Common Disorders

Compassionate Counseling


One of the most frequent psychological disturbances in our community is also one of the most treatable. Clients often enter therapy with an overwhelming sense of hopelessness and helplessness, common symptoms among many depressed persons. However, for those dealing with sexual orientation or gender identity issues, they are often left without a solid sense of connectedness to what would typically represent a person’s support system within our society. Treatment for depressed clients in the LGBTQ+ populations includes reconnecting the individuals in significant ways to appropriate and healthy support.


This type of disorder can take many presentations from sleeplessness to eating disorders to low self-esteem, to obsessive-compulsive behaviors, to posttraumatic symptoms. For those in the LGBTQ+ community, there is the added issue of learning to live at peace within the margin of society. Therapy can be very beneficial for those clients who feel they have lost a significant measure of control over their own lives or feel overwhelmed to a point where they cannot move forward in more normal functioning patterns.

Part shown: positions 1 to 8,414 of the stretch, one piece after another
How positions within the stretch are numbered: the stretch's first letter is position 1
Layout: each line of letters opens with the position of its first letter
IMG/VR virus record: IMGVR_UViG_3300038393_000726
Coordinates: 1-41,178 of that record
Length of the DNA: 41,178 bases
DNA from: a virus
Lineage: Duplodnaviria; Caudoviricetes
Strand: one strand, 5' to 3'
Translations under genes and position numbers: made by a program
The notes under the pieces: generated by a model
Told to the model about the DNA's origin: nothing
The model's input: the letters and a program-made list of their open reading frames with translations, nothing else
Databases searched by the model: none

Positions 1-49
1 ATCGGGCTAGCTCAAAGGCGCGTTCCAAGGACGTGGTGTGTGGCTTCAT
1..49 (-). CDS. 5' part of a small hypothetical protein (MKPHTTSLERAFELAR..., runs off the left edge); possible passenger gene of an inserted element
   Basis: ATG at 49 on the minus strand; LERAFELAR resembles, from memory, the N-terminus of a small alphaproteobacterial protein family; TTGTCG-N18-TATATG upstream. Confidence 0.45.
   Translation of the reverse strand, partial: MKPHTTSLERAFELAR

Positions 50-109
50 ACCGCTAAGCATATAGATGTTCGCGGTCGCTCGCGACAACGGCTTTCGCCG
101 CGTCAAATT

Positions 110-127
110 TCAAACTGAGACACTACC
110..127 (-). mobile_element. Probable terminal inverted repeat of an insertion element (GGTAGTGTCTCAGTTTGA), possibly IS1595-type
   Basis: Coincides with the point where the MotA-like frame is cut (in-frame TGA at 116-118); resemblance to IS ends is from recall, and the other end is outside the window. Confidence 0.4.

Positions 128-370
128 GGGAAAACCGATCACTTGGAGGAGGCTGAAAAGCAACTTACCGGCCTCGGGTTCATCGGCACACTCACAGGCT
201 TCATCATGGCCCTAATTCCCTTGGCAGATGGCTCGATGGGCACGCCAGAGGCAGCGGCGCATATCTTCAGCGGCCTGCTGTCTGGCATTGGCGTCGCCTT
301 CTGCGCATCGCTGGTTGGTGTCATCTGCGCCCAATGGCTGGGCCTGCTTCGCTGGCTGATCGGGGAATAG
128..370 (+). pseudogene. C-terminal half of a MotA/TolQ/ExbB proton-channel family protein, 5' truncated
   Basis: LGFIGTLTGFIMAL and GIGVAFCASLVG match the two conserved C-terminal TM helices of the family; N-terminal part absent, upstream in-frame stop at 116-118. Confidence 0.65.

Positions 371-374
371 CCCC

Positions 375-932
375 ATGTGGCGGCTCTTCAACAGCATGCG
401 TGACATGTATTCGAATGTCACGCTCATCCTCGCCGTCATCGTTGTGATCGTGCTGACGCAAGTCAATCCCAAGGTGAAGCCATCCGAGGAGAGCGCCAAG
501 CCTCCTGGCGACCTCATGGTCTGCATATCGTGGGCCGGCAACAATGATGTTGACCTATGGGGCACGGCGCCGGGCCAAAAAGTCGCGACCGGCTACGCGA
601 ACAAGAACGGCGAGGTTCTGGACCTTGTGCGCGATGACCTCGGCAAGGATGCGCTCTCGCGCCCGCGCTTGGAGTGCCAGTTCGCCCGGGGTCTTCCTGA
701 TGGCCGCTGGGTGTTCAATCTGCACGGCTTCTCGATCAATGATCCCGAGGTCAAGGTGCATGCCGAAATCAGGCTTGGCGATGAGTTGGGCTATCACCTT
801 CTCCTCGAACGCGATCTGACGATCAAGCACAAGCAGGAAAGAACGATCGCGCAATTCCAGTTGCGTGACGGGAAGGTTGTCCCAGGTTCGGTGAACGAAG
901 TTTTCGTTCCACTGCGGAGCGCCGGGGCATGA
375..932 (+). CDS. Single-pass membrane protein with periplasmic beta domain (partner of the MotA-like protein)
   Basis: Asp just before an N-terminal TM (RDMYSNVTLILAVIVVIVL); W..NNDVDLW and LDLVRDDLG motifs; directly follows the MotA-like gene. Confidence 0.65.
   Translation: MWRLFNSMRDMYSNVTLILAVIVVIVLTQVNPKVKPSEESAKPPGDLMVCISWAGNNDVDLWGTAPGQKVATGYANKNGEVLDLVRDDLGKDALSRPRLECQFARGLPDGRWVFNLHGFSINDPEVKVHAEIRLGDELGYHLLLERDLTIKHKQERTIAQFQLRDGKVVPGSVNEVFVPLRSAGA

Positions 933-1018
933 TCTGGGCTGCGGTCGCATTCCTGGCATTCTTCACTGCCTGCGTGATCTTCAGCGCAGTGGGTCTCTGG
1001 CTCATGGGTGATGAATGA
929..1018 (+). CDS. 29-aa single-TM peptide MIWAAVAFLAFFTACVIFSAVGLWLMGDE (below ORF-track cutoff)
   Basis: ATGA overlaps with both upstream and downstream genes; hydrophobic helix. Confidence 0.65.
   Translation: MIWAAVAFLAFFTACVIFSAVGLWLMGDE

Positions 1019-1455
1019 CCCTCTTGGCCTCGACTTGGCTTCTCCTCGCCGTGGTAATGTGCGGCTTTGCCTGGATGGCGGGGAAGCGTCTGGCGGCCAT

Compassionate Counseling

Sexual Orientation

Sexual orientation refers to the gender one finds oneself sexually attracted. It may or may not include acting upon these attractions. Being drawn to another human being is often more complex and dependent upon other variables than gender alone. Many times people will find themselves wanting to be sexually close to others more because of traits or characteristics of personality than simply another’s anatomical presentation....

Gender Identity

Gender identity refers to how one perceives one’s own gender, from the inside out. This perception may or may not align with how one’s physical anatomy is constructed. It may, therefore, differ from how society might perceive the individual. Physical anatomy, made obvious at most births, does not necessarily correlate with how one perceives one’s own gender. In fact, the two may be vastly different....


Nonbinary Identity

While the prefix in transgender, Trans, comes from Latin meaning across, beyond or through; it implies movement from one place to another in terms of male or female. The concept of identifying as nonbinary references just the opposite. It is a declaration of being both stationary as well as a distinction of not being defined by any place on the transgender continuum. A person who claims to be nonbinary is reporting that they feel no affinity for being male or female. Most often their pronouns are chosen to be they, them, or theirs. When experiencing pressure to choose a gendered identity to suit someone else’s preference or convenience, they will sometimes balk, shut down, or become agitated as this request is akin to asking the nonbinary person to choose a different color skin.